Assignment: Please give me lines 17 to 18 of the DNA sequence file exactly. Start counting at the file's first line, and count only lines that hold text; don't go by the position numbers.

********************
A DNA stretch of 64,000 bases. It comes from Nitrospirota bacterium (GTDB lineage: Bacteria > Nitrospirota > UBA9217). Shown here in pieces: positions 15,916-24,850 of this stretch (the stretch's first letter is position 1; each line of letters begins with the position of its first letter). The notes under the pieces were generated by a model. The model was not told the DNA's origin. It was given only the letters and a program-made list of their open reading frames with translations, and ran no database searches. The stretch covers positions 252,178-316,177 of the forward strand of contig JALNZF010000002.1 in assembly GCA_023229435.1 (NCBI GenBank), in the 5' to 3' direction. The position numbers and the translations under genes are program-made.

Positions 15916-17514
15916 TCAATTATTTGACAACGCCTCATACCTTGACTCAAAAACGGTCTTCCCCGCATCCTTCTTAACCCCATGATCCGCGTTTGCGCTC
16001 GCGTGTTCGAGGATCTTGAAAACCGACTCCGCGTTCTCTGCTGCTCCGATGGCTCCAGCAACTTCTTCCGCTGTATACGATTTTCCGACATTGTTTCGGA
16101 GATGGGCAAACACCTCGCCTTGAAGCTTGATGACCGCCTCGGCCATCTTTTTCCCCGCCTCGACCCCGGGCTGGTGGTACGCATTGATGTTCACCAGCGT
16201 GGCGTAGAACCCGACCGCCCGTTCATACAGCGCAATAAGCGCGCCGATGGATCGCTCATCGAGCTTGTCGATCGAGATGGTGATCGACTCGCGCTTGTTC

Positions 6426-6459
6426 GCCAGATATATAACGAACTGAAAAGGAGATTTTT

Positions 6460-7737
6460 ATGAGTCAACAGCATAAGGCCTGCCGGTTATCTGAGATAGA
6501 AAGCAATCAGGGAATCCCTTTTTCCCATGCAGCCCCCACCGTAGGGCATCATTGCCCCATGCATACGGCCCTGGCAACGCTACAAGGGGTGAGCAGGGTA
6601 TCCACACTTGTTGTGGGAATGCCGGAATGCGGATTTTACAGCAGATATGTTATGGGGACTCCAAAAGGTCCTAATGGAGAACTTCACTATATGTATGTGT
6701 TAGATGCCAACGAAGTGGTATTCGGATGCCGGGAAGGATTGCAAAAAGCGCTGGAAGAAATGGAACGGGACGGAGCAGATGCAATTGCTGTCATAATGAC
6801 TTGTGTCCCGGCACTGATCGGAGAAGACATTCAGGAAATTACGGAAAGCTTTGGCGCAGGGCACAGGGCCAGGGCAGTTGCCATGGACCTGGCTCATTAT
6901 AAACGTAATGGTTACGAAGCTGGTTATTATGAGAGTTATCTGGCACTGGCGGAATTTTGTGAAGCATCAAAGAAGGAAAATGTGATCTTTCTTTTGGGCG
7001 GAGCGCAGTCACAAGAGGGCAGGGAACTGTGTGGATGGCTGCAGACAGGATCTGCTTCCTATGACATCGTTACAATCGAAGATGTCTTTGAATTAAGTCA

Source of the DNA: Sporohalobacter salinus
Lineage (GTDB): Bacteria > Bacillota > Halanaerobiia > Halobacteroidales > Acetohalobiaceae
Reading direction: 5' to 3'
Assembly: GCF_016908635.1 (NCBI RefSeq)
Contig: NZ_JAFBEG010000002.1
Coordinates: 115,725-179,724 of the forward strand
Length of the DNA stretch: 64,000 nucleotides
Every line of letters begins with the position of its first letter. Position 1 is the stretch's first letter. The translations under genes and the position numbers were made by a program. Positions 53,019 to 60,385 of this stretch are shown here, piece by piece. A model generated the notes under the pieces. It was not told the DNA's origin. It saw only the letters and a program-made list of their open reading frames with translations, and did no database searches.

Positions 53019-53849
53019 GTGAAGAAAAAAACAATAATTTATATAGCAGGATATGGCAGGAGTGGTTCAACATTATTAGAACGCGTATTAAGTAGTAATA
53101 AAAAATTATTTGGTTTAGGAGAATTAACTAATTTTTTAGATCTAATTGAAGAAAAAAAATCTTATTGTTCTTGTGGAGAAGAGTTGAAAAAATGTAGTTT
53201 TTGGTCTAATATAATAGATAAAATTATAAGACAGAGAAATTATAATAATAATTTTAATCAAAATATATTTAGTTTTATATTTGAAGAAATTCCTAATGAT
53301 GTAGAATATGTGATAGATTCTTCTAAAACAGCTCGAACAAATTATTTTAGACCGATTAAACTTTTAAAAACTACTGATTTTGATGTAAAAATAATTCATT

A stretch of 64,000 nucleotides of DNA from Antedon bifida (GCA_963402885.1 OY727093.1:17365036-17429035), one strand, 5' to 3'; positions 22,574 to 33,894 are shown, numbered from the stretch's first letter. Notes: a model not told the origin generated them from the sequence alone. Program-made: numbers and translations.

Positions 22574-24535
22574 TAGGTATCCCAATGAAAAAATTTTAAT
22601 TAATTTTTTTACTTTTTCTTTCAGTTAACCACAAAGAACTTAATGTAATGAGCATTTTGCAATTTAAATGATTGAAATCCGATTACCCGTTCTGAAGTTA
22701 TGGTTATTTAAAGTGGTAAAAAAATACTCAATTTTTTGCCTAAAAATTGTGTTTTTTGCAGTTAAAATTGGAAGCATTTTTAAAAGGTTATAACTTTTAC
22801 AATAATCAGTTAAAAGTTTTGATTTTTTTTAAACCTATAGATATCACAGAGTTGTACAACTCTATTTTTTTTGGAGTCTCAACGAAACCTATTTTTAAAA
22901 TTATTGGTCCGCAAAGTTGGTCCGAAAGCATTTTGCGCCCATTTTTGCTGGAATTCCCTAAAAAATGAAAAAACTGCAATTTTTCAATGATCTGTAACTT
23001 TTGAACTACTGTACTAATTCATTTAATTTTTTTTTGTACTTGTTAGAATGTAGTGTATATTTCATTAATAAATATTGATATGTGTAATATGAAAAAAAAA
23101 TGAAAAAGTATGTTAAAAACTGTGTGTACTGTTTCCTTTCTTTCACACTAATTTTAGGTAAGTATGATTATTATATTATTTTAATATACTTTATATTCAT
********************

Source of the DNA: Sporohalobacter salinus
Lineage (GTDB): Bacteria > Bacillota > Halanaerobiia > Halobacteroidales > Acetohalobiaceae